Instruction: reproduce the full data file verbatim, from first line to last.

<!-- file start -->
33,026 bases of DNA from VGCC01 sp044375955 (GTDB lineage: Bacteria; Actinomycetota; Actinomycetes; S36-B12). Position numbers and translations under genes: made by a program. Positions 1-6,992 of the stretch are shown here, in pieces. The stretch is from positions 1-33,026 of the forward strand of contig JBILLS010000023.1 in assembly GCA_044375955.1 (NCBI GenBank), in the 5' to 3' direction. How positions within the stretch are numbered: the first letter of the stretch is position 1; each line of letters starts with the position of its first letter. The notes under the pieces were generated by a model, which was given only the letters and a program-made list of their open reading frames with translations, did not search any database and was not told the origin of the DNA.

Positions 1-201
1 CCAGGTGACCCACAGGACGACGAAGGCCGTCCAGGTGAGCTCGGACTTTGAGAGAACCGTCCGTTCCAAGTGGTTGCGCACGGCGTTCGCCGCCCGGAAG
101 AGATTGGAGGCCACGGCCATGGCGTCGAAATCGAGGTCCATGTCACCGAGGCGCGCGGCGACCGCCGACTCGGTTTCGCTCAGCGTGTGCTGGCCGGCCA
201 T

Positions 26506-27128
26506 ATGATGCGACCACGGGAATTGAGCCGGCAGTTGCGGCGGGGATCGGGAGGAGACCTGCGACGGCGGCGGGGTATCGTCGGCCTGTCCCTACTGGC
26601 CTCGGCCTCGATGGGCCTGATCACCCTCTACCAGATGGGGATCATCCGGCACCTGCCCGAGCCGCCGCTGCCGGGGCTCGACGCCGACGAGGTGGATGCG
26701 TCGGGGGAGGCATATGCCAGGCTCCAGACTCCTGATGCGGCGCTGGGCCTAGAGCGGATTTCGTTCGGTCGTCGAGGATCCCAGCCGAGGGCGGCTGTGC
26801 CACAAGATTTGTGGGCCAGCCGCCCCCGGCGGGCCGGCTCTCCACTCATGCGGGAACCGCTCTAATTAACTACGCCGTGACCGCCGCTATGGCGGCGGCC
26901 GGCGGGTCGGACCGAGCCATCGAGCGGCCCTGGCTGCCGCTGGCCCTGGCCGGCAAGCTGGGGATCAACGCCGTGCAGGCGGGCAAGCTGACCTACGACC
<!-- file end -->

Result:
33,026 bases of DNA from VGCC01 sp044375955 (GTDB lineage: Bacteria; Actinomycetota; Actinomycetes; S36-B12). Position numbers and translations under genes: made by a program. Positions 1-6,992 of the stretch are shown here, in pieces. The stretch is from positions 1-33,026 of the forward strand of contig JBILLS010000023.1 in assembly GCA_044375955.1 (NCBI GenBank), in the 5' to 3' direction. How positions within the stretch are numbered: the first letter of the stretch is position 1; each line of letters starts with the position of its first letter. The notes under the pieces were generated by a model, which was given only the letters and a program-made list of their open reading frames with translations, did not search any database and was not told the origin of the DNA.

Positions 1-201
1 CCAGGTGACCCACAGGACGACGAAGGCCGTCCAGGTGAGCTCGGACTTTGAGAGAACCGTCCGTTCCAAGTGGTTGCGCACGGCGTTCGCCGCCCGGAAG
101 AGATTGGAGGCCACGGCCATGGCGTCGAAATCGAGGTCCATGTCACCGAGGCGCGCGGCGACCGCCGACTCGGTTTCGCTCAGCGTGTGCTGGCCGGCCA
201 T

Positions 26506-27128
26506 ATGATGCGACCACGGGAATTGAGCCGGCAGTTGCGGCGGGGATCGGGAGGAGACCTGCGACGGCGGCGGGGTATCGTCGGCCTGTCCCTACTGGC
26601 CTCGGCCTCGATGGGCCTGATCACCCTCTACCAGATGGGGATCATCCGGCACCTGCCCGAGCCGCCGCTGCCGGGGCTCGACGCCGACGAGGTGGATGCG
26701 TCGGGGGAGGCATATGCCAGGCTCCAGACTCCTGATGCGGCGCTGGGCCTAGAGCGGATTTCGTTCGGTCGTCGAGGATCCCAGCCGAGGGCGGCTGTGC
26801 CACAAGATTTGTGGGCCAGCCGCCCCCGGCGGGCCGGCTCTCCACTCATGCGGGAACCGCTCTAATTAACTACGCCGTGACCGCCGCTATGGCGGCGGCC
26901 GGCGGGTCGGACCGAGCCATCGAGCGGCCCTGGCTGCCGCTGGCCCTGGCCGGCAAGCTGGGGATCAACGCCGTGCAGGCGGGCAAGCTGACCTACGACC